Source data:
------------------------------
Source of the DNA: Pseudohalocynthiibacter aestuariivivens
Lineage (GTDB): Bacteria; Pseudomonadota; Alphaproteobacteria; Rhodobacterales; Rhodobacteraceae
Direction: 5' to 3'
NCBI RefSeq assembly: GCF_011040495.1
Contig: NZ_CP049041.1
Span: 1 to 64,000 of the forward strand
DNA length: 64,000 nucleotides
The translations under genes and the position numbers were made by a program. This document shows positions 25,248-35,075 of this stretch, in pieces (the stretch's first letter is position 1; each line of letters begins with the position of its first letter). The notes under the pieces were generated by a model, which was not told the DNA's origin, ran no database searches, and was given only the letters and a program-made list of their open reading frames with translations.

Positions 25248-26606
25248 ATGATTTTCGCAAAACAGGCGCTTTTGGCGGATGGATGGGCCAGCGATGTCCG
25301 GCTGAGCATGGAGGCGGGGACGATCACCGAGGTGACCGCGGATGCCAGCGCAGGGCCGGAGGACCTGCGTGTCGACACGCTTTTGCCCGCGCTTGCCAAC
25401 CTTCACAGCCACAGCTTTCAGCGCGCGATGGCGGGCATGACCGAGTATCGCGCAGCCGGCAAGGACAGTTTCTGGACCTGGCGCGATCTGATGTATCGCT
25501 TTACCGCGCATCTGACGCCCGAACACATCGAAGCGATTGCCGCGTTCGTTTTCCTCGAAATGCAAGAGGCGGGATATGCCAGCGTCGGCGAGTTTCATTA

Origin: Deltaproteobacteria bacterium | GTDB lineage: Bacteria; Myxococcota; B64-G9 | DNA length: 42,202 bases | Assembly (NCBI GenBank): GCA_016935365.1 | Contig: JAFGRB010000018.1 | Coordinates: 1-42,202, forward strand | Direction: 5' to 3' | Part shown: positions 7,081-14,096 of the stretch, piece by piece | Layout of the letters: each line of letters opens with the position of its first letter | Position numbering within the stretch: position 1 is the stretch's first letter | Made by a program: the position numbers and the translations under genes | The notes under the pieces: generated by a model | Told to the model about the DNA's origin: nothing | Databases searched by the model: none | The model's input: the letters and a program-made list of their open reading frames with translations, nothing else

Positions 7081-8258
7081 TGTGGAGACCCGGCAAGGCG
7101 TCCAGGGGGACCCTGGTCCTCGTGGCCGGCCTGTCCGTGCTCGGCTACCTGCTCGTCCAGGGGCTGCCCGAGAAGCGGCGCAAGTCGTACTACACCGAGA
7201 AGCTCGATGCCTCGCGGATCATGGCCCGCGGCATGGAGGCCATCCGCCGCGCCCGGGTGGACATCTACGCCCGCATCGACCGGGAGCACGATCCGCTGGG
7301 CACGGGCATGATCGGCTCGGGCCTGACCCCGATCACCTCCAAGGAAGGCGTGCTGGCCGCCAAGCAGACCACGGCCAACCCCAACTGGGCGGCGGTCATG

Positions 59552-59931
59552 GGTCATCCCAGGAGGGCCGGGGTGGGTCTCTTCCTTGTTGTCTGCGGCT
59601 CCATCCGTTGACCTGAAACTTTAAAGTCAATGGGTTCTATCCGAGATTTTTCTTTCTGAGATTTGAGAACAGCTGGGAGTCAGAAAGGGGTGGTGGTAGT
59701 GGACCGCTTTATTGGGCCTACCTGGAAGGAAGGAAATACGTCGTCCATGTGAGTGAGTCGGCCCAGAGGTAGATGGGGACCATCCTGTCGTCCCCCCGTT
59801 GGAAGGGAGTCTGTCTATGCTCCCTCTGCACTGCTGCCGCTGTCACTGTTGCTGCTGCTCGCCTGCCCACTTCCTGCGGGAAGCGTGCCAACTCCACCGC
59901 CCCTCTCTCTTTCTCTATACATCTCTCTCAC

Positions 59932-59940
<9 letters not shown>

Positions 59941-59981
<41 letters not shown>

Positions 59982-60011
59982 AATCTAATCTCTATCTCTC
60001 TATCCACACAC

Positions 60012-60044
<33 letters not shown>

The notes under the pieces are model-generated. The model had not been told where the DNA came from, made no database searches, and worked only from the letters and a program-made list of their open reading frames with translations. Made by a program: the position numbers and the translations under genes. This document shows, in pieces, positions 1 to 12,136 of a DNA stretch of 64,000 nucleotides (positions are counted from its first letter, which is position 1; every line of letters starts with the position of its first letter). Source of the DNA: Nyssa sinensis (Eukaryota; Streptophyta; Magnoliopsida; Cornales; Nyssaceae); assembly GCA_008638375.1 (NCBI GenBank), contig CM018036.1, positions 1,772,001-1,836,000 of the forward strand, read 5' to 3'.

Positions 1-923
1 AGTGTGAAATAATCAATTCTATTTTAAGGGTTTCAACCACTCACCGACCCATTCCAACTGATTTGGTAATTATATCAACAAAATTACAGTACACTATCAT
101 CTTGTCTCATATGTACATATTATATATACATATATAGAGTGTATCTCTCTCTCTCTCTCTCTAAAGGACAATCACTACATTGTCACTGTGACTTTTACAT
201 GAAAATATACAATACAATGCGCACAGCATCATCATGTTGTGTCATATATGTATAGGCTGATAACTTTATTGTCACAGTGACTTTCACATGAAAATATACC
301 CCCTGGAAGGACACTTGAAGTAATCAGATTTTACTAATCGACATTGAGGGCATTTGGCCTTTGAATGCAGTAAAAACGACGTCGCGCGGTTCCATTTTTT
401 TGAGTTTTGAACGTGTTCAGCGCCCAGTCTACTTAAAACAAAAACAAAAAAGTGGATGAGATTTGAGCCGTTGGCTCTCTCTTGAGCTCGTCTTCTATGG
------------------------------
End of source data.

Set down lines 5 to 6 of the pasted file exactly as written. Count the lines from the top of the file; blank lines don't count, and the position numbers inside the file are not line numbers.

Contig: NZ_CP049041.1
Span: 1 to 64,000 of the forward strand